Take our quiz & meet the car you’ll love.

2020 Nissan Rogue Sport: More Safety Features, Higher Prices

2020 Nissan Rogue Sport

The Nissan Rogue Sport, a pint-sized SUV that ranked among the upper half of contenders in’s most recent subcompact SUV comparison, gets more standard safety features and freshened styling for 2020. But entry-level models will set you back another $900.

Related: 2020 Nissan Rogue Sport: A Li’l More Sport, a Li’l Less Rogue

The base S trim level now starts at $24,335 with front-wheel drive (all prices include the destination charge); that’s up from 2019’s $23,435. Stepping up to the mid-level SV will set you back $25,845 (up $610), while the range-topped SL runs $29,545 (up $390). The price to move up each trim level — $1,510 from S to SV and $3,700 from SV to SL — remains unchanged for 2020, as does the upcharge ($1,350) for available all-wheel drive.

At a $900 increase, the Rogue Sport’s S trim sees the sharpest increase of the bunch, but it also sees the most additional features. Automatic emergency braking and blind spot warning carry over as standard features, but Nissan added pedestrian detection, rear automatic braking and sonar sensors, automatic high-beam headlights, and lane-departure warning with braking mitigation to help nudge you back into your lane. For 2019, Nissan confined such features on the Rogue Sport to SV and SL trims.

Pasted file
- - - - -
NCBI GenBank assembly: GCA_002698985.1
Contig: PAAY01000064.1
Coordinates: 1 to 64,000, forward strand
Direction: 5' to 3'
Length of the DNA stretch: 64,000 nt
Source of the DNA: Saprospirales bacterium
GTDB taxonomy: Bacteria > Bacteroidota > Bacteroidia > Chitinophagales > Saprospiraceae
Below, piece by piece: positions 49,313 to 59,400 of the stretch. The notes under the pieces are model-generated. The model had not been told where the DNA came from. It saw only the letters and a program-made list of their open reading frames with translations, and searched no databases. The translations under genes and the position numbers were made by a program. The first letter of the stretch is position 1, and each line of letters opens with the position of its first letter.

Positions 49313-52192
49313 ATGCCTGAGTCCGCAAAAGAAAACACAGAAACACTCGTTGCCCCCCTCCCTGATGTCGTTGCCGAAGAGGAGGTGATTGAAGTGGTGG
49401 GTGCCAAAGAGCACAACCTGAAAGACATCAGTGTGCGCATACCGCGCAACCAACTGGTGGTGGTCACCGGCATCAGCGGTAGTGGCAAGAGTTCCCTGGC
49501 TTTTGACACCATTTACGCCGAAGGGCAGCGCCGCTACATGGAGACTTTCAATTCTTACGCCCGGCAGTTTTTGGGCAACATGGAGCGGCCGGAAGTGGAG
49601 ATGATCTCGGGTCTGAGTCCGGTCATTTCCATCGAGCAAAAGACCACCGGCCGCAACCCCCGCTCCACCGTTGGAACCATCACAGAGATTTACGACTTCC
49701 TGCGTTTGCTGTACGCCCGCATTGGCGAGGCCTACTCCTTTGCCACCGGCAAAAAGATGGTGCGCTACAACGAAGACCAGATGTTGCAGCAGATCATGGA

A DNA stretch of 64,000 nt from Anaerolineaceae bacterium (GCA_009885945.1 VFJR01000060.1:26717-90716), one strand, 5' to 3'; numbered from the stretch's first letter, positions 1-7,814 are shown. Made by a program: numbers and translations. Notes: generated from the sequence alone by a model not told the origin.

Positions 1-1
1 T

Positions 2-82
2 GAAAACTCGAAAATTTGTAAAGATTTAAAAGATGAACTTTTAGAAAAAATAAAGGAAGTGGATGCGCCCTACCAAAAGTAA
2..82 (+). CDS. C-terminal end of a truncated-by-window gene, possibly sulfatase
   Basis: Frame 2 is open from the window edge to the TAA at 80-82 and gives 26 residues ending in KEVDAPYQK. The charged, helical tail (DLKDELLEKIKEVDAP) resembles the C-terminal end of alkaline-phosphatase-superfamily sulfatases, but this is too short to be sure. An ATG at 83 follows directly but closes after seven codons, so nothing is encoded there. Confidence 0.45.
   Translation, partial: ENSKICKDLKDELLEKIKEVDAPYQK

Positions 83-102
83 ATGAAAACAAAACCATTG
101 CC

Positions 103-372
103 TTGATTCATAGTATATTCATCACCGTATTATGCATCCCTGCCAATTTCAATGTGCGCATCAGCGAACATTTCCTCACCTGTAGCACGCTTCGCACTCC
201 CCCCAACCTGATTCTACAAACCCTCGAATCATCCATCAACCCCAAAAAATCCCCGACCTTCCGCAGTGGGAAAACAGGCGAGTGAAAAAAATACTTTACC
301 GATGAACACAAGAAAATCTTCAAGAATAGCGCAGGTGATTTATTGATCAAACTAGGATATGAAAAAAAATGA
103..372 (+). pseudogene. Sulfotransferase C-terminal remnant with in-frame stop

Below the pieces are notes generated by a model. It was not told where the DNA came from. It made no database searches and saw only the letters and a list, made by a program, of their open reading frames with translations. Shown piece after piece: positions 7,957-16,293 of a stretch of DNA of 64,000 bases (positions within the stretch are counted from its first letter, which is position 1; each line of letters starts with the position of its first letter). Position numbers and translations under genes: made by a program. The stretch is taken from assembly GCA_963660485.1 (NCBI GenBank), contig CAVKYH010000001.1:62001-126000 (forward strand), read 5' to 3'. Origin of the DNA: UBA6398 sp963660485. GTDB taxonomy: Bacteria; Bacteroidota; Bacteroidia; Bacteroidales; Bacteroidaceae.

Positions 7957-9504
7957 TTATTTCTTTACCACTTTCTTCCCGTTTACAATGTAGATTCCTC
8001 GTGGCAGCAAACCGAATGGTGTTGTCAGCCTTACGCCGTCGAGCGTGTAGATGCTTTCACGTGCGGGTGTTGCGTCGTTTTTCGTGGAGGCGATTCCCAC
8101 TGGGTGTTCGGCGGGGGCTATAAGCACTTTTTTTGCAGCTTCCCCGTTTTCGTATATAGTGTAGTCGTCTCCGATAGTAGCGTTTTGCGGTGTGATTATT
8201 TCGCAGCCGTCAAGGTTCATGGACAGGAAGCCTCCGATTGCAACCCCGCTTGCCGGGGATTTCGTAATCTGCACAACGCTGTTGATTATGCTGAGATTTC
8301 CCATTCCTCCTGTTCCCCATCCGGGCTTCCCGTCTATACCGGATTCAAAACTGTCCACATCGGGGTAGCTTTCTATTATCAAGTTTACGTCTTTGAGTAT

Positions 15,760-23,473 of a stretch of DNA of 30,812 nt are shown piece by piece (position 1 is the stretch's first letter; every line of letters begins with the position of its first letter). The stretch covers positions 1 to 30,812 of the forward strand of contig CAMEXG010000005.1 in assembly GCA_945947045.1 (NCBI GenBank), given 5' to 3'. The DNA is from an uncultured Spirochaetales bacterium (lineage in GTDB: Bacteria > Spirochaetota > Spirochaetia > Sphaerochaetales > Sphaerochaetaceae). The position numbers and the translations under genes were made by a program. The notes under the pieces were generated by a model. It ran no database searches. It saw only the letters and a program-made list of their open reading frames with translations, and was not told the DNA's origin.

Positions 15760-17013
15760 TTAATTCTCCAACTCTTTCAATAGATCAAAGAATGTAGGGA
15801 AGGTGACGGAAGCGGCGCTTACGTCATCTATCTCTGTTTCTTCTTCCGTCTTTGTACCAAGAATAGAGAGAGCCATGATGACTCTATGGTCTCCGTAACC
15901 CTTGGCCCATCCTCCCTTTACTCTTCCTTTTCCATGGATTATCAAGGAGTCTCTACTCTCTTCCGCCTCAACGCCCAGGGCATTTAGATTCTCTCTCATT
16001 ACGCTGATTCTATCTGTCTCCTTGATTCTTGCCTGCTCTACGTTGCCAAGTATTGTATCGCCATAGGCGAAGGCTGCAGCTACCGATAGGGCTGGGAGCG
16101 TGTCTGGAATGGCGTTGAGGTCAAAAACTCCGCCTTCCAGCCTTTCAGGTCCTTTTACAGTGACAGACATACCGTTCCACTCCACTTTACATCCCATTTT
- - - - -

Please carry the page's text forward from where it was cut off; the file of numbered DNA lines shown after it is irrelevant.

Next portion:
Other minor changes: Nissan’s Divide-N-Hide cargo organizer, formerly standard, now comes only on the SV and SL. Bose premium audio, formerly standard on the SL, is now optional. And new options include vinyl-and-cloth upholstery on the SV, plus a memory driver’s seat on the SV and SL.

The 2020 Rogue Sport is just trickling into dealers now. For those who can do without the styling updates — particularly if you’re shopping the SV or SL, which have fewer equipment differences — the 2019 Rogue Sport boasts some attractive discounts through the Black Friday weekend.

More From’s Editorial department is your source for automotive news and reviews. In line with’s long-standing ethics policy, editors and reviewers don’t accept gifts or free trips from automakers. The Editorial department is independent of’s advertising, sales and sponsored content departments.

Related Articles